But that would require Generation Rent to actually become engaged in politics and vote. There are few signs of that.

Andrew Little abandoned Labour's capital gains tax policy because the 'missing million' voters failed to turn up in the 2014 election. Parties with the opinion poll support of more than 80 percent of voters are opposed to a capital gains tax or any changes to the age of eligibility for New Zealand Superannuation for at least 20 years.

An older generation of politicians and voters support resource management rules and infrastructure funding arrangements that are strangling house building rates at levels much lower than during the 50s, 60s and 70s when they were growing up. They refuse to prioritise house building or pay the extra rates or taxes needed to fund the infrastructure to ramp up house building.

But that generation who bought houses in the 80s, 90s and early 2000s can rest easy. There will be no revolt. Just 49 percent of 18-28 year olds actually voted in the 2014 election and young renters voted at even lower rates in council elections.

The millennials may be sharing and disliking the trolling articles, but they are yet to get into the ballot booth, or show any real signs of engagement in the political process.

3. Speaking of trolls..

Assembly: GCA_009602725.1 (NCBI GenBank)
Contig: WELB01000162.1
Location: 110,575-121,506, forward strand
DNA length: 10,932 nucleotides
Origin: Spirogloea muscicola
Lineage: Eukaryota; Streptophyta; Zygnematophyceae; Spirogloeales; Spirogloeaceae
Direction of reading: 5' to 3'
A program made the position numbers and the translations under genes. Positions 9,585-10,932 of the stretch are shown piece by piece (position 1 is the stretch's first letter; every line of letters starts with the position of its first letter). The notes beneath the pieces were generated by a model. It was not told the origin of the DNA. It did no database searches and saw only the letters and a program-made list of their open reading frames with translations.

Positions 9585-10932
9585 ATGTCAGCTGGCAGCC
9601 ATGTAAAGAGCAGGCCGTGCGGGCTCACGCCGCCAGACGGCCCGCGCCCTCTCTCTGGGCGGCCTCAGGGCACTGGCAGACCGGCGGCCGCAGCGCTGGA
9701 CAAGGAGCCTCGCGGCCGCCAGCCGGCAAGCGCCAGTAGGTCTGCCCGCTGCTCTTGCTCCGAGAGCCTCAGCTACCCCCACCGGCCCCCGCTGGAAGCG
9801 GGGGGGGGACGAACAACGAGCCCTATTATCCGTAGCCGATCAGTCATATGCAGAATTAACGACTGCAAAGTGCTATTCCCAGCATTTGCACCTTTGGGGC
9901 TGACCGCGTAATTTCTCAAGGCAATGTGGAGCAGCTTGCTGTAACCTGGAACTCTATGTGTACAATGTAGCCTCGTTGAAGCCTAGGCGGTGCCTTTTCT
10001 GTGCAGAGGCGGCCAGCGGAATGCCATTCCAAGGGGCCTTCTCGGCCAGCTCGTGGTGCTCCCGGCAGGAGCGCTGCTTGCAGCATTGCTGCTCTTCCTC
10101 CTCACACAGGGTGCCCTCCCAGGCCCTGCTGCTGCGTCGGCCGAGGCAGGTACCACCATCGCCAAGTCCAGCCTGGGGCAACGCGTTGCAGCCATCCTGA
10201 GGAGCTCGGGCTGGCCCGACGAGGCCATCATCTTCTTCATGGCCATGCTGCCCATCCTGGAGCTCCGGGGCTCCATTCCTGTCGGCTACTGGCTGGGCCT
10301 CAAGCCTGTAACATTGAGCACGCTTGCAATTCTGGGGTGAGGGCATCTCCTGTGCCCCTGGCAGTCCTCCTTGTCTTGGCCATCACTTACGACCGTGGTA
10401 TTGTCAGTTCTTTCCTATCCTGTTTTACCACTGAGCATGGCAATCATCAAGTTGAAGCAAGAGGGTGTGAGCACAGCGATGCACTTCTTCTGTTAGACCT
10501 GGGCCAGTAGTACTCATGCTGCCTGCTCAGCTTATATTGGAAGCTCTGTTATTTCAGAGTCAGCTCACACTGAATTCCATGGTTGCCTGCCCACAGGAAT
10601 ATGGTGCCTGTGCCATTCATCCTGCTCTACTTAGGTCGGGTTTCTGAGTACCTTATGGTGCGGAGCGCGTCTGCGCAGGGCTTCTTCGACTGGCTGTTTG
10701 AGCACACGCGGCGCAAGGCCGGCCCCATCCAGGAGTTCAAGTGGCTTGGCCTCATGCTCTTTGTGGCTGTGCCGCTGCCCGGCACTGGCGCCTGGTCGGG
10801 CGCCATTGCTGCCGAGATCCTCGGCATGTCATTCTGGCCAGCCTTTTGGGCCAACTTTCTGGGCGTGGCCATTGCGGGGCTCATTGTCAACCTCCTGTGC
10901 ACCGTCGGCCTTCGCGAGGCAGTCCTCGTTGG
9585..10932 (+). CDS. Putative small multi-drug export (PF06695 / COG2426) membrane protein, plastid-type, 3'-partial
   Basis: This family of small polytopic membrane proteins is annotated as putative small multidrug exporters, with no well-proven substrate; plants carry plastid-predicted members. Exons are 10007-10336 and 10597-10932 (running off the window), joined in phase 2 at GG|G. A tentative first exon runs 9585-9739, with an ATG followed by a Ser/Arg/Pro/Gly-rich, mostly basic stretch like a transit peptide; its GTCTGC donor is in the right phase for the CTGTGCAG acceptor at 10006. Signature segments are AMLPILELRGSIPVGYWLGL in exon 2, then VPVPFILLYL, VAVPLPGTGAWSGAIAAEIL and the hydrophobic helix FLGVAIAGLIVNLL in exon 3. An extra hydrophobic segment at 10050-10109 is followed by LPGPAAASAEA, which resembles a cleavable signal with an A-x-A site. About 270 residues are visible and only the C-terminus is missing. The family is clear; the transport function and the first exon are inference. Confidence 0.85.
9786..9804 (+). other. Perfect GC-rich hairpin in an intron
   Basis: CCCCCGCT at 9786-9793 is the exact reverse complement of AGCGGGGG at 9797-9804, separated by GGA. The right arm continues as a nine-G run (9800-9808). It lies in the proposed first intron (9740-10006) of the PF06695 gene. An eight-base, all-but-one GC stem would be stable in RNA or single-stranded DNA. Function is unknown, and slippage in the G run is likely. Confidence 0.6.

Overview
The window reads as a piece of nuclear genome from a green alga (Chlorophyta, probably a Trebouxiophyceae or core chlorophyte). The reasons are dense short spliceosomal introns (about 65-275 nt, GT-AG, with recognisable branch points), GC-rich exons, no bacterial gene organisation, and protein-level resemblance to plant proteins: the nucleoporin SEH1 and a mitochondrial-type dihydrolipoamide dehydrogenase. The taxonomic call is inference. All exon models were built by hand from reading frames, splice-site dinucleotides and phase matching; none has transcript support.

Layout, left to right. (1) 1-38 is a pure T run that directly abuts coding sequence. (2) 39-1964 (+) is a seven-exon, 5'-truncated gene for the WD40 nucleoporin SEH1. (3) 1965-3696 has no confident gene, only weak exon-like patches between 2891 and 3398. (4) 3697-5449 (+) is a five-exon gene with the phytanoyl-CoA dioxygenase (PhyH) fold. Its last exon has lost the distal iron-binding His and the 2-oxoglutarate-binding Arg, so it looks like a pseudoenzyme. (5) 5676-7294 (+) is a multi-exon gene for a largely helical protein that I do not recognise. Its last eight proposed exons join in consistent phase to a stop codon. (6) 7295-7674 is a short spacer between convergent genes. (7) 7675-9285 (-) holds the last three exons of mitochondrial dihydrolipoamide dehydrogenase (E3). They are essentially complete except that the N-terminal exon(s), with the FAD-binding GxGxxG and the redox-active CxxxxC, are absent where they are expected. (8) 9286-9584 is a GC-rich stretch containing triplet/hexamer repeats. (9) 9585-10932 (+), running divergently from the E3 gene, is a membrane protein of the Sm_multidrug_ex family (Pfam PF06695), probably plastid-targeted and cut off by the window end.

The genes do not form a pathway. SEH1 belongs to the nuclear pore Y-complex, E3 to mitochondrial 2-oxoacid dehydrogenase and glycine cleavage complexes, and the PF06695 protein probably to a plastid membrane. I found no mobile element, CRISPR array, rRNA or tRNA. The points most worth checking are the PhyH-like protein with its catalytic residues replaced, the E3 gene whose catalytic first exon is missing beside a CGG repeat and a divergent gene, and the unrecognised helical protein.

This is an excellent examination on Newsroom of the practice of trolling online from Luke Goode, Associate Professor of Media and Communications in the Faculty of Arts at the University of Auckland.

He finds both negatives and positives.

"In principle, trolls can challenge our cognitive complacency," he writes.

It's a useful look at the practice, which has had plenty of practice recently.

4. Housing benefits

Further to the housing debate, the Housing Foundation released research yesterday on how moving families out of rental property and into their own affordable homes improves social and economic welfare.

The Foundation was essentially making the 'social investment' case for investing in affordable housing.

"The housing market is not working, particularly for low income families who are being left behind. They are paying very high rents, have little security of tenure and are unable to buy their own homes," said Foundation Chair Tony Lanigan.

"We hope this research informs the Government, and other stakeholders, to become active investors or co-investors in affordable housing solutions because it directly contributes to positive health, crime, employment, educational and wealth outcomes that benefit all New Zealanders, including taxpayers," Lanigan wrote.

The research included a 26 page literature review on the social and economic impacts of housing tenture by Charles Waldegrave and Michaela Urbanova at the Family Centre Social Policy Research Unit (FCSPRU).